Against all odds, the first onscreen pairing of walking magazine cover Angelina Jolie and crush-worthy character actor Johnny Depp generates so little heat that physicists may want to study it on a molecular level in order to identify a new natural energy alternative to air conditioning.
And because with enough money, talent and cutting edge technology filmmakers can fake anything but romantic chemistry, the iceberg connection between the A-listers ultimately drowns out The Tourist’s otherwise spectacular production values, manifesting into a sophomore slump of Titanic proportions for Oscar winning Lives of Others director Florian Henckel Von Donnersmarck.
Using the original source material of Oscar winning Usual Suspects and Gosford Park screenwriters Christopher McQuarrie and Julian Fellowes’s adaptation of Jérôme Salle’s 2005 French romantic thriller Anthony Zimmer as an overall blueprint, in his final, hasty pre-production rewrite, Von Donnersmarck attempts to filter the Hitchcockian adventurous chase motif through escapist romantic fare.
A cross between a travelogue and a catalogue featuring breathtaking European locales sumptuously photographed by English Patient cinematographer John Seale and runway ready couture designed by Memoirs of a Geisha costumer Colleen Atwood, beauty runneth over in this stylistic throwback to globetrotting tales of romantic intrigue from the ‘50s and the ‘60s.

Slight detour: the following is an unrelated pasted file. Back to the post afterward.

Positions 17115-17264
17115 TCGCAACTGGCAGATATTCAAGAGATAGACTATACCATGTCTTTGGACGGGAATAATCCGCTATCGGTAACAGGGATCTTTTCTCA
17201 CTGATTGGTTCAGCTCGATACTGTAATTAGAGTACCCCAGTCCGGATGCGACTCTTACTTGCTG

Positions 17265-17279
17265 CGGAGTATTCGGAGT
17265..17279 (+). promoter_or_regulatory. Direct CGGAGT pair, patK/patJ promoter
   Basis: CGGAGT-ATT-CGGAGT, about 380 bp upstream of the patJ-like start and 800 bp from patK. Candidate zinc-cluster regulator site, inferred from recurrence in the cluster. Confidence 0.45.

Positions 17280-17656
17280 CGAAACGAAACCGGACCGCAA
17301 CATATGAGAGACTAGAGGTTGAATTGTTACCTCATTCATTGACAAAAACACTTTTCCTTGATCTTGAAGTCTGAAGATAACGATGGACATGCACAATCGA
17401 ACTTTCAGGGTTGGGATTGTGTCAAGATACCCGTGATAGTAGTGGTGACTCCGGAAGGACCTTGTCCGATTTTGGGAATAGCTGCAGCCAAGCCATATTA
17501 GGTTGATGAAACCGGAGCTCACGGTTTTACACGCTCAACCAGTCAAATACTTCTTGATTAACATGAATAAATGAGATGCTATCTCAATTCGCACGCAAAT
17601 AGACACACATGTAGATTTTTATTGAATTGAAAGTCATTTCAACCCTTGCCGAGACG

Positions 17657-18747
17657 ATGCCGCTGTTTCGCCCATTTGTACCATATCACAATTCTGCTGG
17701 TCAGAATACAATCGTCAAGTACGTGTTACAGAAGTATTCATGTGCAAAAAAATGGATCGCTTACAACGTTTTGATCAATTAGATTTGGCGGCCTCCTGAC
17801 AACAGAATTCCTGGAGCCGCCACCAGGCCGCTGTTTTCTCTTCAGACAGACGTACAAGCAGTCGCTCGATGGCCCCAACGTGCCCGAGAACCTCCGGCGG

Unfortunately, the glamorous visual sophistication is awkwardly matched with an illogical and at times even embarrassingly clunky screenplay that doesn’t easily lend itself to seduction as Depp’s college professor character drops the f-bomb when faced with Jolie dressed in her finest eveningwear before telling her that she looks “ravenous.”
Despite Depp’s enthusiasm under pressure and willingness to fully commit to each increasingly ridiculous scene, you just can’t picture Cary Grant delivering the same lines to Audrey Hepburn in Charade or Grace Kelly in To Catch a Thief.
Likewise, while it fails on both levels, the fact that we’re uncertain whether or not that scene is meant to be romantic or humorous makes it easier to understand why even the Hollywood Foreign Press Association had to ask Von Donnersmarck to decide if his film should be categorized as a drama or a comedy… before it was conspicuously nominated for three Comedy Golden Globes.
Though going for an old-fashioned feel in a new-fashioned production, it’s infinitely less successful than the engaging remake of The Thomas Crown Affair and nowhere near as fun – especially from a chemistry perspective– as Soderbergh’s inventive Ocean’s Trilogy.
Von Donnersmarck’s Tourist is likewise upstaged by filmmaker James Mangold’s thematically similar, big-budget, A-list romantic globetrotter production Knight and Day, ironically starring the man who walked away from The Tourist years earlier in the form of Tom Cruise.
A gold digger of a movie – made of money to get your money – even a picture-perfect museum quality Blu-ray transfer can’t hide the fact that the only thing The Tourist has going for it is looks.
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FTC Disclosure: Per standard professional practice, I received a review copy of this title in order to evaluate it for my readers, which had no impact whatsoever on whether or not it received a favorable or unfavorable critique.
Labels: Blu-ray Review